So this is my day off. I had big hopes for today. Take Rose to the dog groomer (check). Get the car title in my name (check). Do some Christmas shopping (check). Meditate. (Oops). Yoga. (Oops.) I am excellent at taking care of business.
I am not always excellent at taking care of myself.
It is my day off and I am waiting for Shoes to get home for our date night. While I wait, I'm lost in Ted Talks.
How I love Ted Talks.
When I interned as a geriatric counselor, the activities director used to show Ted Talks and lead discussions in the auditorium. It was a beautiful time of learning from people who knew far more about living than I do.
This is the Ted Talk I love the most today:
Ms. Adichie speaks for approximately 18 minutes on the danger of a single story (looking at a situation, a person, a culture from a single narrative). I wish I could explain to you how strongly this resonates in my spirit. I wish I could tell you how I was struck with the sheer ingenuity of her thought.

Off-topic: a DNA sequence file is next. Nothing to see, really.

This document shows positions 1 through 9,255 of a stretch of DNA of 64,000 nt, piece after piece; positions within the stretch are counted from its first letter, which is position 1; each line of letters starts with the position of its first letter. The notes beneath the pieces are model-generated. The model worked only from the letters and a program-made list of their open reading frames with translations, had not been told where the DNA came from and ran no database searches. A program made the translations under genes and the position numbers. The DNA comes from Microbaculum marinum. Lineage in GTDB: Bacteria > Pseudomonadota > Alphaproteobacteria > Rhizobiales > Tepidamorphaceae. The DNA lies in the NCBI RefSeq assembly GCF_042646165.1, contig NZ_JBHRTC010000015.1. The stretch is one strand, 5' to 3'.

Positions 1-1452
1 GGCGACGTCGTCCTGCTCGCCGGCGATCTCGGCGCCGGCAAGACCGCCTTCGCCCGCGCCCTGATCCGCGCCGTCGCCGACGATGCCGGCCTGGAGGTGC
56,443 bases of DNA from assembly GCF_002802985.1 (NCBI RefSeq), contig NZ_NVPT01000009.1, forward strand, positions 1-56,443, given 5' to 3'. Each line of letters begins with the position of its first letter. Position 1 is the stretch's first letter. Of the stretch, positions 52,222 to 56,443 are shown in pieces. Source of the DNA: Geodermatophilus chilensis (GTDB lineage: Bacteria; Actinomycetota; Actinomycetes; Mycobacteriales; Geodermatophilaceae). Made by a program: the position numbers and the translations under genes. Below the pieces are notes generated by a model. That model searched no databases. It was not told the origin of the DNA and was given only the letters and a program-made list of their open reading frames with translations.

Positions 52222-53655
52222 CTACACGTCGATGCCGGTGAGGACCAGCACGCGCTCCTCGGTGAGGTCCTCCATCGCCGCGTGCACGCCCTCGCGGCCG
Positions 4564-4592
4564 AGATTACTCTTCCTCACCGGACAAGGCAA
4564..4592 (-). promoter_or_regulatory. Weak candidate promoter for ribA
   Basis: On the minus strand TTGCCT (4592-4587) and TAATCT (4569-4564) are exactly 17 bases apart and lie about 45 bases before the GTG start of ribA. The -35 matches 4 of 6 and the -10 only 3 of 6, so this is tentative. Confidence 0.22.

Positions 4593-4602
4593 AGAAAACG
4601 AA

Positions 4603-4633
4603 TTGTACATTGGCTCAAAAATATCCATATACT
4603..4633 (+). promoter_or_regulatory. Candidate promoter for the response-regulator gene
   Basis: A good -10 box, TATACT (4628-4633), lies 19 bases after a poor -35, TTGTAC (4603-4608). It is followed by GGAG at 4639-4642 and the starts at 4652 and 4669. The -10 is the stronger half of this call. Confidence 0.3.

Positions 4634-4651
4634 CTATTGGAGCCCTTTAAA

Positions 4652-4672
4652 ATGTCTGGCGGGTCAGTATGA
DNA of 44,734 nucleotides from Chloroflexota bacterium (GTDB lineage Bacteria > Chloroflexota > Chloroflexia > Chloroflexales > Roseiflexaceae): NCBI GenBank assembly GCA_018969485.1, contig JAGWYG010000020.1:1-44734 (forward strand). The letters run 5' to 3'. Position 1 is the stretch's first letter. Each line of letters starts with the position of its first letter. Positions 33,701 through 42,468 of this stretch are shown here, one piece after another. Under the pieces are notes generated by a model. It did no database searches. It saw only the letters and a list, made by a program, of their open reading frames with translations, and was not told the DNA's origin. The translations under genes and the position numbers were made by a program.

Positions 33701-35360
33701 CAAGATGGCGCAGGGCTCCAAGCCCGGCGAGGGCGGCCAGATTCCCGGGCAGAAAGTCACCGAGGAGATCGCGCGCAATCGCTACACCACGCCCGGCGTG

Although Ms. Adichie primarily addresses the story of our cultures, I couldn't help but link it back to my own experience in social work. I wish I could tell you the bizarre and irritating things people continually tell me about the people I partner with in my job: People who cope with mental health issues. People who are living in poverty. People whose children are in the custody of child welfare.
There is no one single story and our human lies are varied and complex beyond measure.
Here's what Ms. Adichie writes:
"The consequence of the single story is this: It robs people of dignity. It makes our recognition of our equal humanity difficult. It emphasizes how we are different rather than how we are similar."
How are we looking at people? What are the unspoken value judgments behind our emotional reactions? What are the stories we've heard and continue to tell?
Let's examine those.